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Broome County confirms first case of monkeypox, Tompkins County confirms second case

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Centers for Disease Control and Prevention
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Broome County officials announced its first case of monkeypox Friday, and Tompkins County officials announced a second case. Health officials in Broome County say it was only a matter of time, but the risk of exposure remains low and there is no cause for panic. The patient is at home recovering and did not have contact with others. The county currently does not have any doses of the vaccine, which is in short supply. But Broome County Health Director Mary McFadden said they tried.

“At this point, for our county, it’s specifically to treat, to give pre-exposure protection to people who were exposed,” McFadden said. “Since we don’t have any in our county that were exposed… we tried to get some, but were told no.”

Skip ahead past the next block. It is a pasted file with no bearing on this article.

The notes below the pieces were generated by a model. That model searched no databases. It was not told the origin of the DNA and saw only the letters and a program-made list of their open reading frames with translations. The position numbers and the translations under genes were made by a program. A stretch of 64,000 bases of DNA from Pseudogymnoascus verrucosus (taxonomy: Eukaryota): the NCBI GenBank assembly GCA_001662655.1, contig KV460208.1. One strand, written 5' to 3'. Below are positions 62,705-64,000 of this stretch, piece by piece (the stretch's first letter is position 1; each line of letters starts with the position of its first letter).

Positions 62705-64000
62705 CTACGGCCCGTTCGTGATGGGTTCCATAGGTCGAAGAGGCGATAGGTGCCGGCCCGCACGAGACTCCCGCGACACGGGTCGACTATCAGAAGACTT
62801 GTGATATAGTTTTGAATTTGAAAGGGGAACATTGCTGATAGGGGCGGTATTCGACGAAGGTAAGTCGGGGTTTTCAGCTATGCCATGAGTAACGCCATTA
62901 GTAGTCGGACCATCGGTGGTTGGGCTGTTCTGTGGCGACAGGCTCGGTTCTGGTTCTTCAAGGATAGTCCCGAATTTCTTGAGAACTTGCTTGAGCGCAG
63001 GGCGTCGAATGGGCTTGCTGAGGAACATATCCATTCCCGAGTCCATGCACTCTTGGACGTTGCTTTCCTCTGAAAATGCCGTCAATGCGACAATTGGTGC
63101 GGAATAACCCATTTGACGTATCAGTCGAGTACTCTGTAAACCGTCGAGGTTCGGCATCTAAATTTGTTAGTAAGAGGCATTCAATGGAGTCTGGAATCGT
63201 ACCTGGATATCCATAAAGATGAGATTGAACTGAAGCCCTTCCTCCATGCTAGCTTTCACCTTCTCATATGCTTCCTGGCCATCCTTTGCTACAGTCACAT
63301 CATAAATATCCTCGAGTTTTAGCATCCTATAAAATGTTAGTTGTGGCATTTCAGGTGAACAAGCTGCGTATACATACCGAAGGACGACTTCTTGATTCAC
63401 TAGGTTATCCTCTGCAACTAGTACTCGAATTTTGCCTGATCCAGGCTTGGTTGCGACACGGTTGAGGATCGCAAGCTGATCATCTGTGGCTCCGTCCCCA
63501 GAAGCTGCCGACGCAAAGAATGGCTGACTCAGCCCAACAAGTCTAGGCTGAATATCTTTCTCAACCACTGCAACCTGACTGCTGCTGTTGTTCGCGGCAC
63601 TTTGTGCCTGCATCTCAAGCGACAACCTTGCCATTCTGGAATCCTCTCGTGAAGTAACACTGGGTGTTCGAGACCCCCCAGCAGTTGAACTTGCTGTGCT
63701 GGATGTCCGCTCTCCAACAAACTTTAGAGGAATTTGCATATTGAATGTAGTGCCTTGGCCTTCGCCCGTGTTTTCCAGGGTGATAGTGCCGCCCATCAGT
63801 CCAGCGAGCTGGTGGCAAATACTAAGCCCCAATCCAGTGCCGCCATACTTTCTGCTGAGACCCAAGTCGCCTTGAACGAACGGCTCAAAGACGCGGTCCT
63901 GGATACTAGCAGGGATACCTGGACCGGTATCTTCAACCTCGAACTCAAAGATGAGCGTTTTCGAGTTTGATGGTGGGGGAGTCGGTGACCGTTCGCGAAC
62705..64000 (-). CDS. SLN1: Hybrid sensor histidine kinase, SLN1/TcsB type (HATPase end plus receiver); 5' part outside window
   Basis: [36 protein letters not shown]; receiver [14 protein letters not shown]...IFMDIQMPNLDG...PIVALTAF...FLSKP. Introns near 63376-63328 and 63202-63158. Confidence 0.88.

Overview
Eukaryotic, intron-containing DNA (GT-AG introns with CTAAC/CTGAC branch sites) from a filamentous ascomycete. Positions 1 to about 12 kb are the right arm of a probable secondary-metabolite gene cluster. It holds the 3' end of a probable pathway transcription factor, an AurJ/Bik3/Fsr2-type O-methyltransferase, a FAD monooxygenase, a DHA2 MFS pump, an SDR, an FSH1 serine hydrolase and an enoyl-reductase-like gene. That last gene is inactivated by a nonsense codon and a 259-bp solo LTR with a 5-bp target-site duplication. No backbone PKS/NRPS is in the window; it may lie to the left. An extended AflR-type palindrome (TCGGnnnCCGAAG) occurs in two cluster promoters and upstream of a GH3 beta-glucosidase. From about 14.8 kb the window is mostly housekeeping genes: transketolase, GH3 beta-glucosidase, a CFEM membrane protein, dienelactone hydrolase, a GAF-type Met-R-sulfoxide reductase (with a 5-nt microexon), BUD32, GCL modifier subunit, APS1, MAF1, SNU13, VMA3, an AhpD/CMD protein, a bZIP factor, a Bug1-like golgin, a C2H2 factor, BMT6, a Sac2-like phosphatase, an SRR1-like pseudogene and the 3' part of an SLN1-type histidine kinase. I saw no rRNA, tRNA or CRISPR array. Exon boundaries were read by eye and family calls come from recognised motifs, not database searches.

In Tompkins County, officials say a second county resident has tested positive for monkeypox. The person has no local close contacts.

As of July 29, there have been 1,383 cases of monkeypox in the state. 1,289 of them are in New York City. New York state is set to receive 170,000 doses of the monkeypox vaccine. But the vaccine has virtually no availability in the Southern Tier and central New York.

Symptoms of the monkeypox virus can appear one to two weeks after exposure. They include a rash or skin lesions, like pimples and blisters, and flu symptoms like fever, chills, headaches and muscle aches. People with symptoms should contact their health care provider and local health department. The virus spreads through direct contact with the infectious rash, scabs or body fluids. People who do not have symptoms cannot spread the virus.